Here’s Why We Think Eagers Automotive (ASX:APE) Might Deserve Your Attention Today

The excitement of investing in a company that can reverse its fortunes is a big draw for some speculators, so even companies that have no revenue, no profit, and a record of falling short, can manage to find investors. Unfortunately, these high risk investments often have little probability of ever paying off, and many investors pay a price to learn their lesson. While a well funded company may sustain losses for years, it will need to generate a profit eventually, or else investors will move on and the company will wither away.

So if this idea of high risk and high reward doesn’t suit, you might be more interested in profitable, growing companies, like Eagers Automotive (ASX:APE). While this doesn’t necessarily speak to whether it’s undervalued, the profitability of the business is enough to warrant some appreciation – especially if its growing.

View our latest analysis for Eagers Automotive

Eagers Automotive’s Earnings Per Share Are Growing

If you believe that markets are even vaguely efficient, then over the long term you’d expect a company’s share price to follow its earnings per share (EPS) outcomes. Therefore, there are plenty of investors who like to buy shares in companies that are growing EPS. Impressively, Eagers Automotive has grown EPS by 36% per year, compound, in the last three years. If growth like this continues on into the future, then shareholders will have plenty to smile about.

It’s often helpful to take a look at earnings before interest and tax (EBIT) margins, as well as revenue growth, to get another take on the quality of the company’s growth. While revenue is looking a bit flat, the good news is EBIT margins improved by 2.4 percentage points to 5.6%, in the last twelve months. Which is a great look for the company.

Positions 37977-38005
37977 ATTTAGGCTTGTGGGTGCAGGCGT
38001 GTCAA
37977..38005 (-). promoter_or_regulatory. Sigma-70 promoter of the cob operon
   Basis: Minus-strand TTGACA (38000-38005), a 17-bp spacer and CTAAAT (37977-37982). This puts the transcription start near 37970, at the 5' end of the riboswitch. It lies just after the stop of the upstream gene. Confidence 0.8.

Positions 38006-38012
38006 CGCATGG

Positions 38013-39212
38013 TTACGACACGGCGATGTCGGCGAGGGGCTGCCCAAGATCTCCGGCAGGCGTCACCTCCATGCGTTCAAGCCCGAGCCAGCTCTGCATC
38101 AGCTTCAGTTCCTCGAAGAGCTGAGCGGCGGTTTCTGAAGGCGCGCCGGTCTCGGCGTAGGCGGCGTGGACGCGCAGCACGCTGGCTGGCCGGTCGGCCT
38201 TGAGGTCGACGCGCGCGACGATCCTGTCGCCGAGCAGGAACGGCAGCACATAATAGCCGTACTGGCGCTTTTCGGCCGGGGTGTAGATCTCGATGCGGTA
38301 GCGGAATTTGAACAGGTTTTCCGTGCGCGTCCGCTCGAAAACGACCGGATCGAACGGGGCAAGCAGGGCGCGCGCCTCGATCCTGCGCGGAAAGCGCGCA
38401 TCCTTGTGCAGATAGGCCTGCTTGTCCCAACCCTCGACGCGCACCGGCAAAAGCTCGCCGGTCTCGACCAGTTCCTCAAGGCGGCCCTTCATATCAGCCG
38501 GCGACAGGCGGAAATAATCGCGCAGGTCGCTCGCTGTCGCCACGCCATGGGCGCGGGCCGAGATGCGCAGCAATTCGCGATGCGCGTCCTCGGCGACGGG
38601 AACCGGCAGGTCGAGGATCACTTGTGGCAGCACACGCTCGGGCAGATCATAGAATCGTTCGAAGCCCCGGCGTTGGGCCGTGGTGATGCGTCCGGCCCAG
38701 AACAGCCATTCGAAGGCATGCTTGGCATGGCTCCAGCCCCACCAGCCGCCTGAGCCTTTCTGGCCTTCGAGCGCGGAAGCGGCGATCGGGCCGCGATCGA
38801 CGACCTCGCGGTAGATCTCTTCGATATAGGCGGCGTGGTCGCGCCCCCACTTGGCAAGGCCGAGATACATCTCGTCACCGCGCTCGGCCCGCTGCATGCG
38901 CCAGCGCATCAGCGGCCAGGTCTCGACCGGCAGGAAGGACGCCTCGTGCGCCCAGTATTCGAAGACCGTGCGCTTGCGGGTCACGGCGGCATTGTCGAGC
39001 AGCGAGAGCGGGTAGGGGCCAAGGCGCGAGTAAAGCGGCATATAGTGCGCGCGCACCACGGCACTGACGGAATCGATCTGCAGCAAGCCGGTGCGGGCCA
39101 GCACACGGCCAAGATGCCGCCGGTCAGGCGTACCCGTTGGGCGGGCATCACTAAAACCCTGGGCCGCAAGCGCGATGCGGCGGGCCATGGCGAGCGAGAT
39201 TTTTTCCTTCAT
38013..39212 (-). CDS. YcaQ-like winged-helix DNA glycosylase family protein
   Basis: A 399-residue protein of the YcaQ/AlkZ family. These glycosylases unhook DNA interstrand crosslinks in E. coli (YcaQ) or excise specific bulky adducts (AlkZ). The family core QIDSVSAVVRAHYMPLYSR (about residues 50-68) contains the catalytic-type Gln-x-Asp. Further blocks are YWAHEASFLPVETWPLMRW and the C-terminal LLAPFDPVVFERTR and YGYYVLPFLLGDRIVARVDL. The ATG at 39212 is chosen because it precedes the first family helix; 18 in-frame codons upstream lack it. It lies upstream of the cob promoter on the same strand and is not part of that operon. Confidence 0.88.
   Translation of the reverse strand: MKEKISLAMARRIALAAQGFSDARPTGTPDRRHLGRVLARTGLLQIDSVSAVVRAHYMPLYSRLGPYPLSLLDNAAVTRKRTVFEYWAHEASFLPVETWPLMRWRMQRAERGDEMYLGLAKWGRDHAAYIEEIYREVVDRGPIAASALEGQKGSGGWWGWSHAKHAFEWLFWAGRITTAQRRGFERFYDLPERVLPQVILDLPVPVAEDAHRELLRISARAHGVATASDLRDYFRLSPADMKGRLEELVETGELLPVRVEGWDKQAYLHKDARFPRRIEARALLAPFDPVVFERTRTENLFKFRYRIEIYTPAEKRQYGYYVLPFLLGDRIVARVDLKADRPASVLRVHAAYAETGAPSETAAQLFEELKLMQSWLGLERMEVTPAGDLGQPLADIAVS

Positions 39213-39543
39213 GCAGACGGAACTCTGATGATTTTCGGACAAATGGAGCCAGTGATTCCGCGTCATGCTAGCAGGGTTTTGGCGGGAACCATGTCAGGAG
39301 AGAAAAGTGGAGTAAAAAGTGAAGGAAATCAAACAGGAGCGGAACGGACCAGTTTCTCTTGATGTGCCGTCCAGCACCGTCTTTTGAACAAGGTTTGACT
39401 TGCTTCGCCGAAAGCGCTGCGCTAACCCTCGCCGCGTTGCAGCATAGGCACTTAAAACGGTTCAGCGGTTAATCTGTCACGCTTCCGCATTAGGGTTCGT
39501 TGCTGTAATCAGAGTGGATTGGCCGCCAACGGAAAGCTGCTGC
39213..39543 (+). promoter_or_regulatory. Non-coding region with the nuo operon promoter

You can take a look at the company’s revenue and earnings growth trend, in the chart below. To see the actual numbers, click on the chart.

earnings-and-revenue-history

You don’t drive with your eyes on the rear-view mirror, so you might be more interested in this free report showing analyst forecasts for Eagers Automotive’s future profits.

Are Eagers Automotive Insiders Aligned With All Shareholders?

Investors are always searching for a vote of confidence in the companies they hold and insider buying is one of the key indicators for optimism on the market. Because often, the purchase of stock is a sign that the buyer views it as undervalued. However, insiders are sometimes wrong, and we don’t know the exact thinking behind their acquisitions.

Shareholders in Eagers Automotive will be more than happy to see insiders committing themselves to the company, spending AU$473k on shares in just twelve months. And when you consider that there was no insider selling, you can understand why shareholders might believe that there are brighter days ahead. It is also worth noting that it was Non-Executive Director Nicholas Politis who made the biggest single purchase, worth AU$278k, paying AU$14.03 per share.

On top of the insider buying, it’s good to see that Eagers Automotive insiders have a valuable investment in the business. We note that their impressive stake in the company is worth AU$246m. This suggests that leadership will be very mindful of shareholders’ interests when making decisions!

Is Eagers Automotive Worth Keeping An Eye On?

If you believe that share price follows earnings per share you should definitely be delving further into Eagers Automotive’s strong EPS growth. On top of that, insiders own a significant stake in the company and have been buying more shares. Astute investors will want to keep this stock on watch. You should always think about risks though. Case in point, we’ve spotted 4 warning signs for Eagers Automotive you should be aware of, and 1 of them makes us a bit uncomfortable.

Keen growth investors love to see insider buying. Thankfully, Eagers Automotive isn’t the only one. You can see a a free list of them here.

Please note the insider transactions discussed in this article refer to reportable transactions in the relevant jurisdiction.

Have feedback on this article? Concerned about the content? Get in touch with us directly. Alternatively, email editorial-team (at) simplywallst.com.

This article by Simply Wall St is general in nature. We provide commentary based on historical data and analyst forecasts only using an unbiased methodology and our articles are not intended to be financial advice. It does not constitute a recommendation to buy or sell any stock, and does not take account of your objectives, or your financial situation. We aim to bring you long-term focused analysis driven by fundamental data. Note that our analysis may not factor in the latest price-sensitive company announcements or qualitative material. Simply Wall St has no position in any stocks mentioned.

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